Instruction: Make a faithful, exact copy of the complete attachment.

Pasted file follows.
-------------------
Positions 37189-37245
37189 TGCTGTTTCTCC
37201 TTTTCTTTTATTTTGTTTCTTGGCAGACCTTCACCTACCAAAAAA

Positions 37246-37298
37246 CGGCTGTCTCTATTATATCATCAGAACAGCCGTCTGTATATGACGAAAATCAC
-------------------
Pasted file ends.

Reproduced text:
Positions 37189-37245
37189 TGCTGTTTCTCC
37201 TTTTCTTTTATTTTGTTTCTTGGCAGACCTTCACCTACCAAAAAA

Positions 37246-37298
37246 CGGCTGTCTCTATTATATCATCAGAACAGCCGTCTGTATATGACGAAAATCAC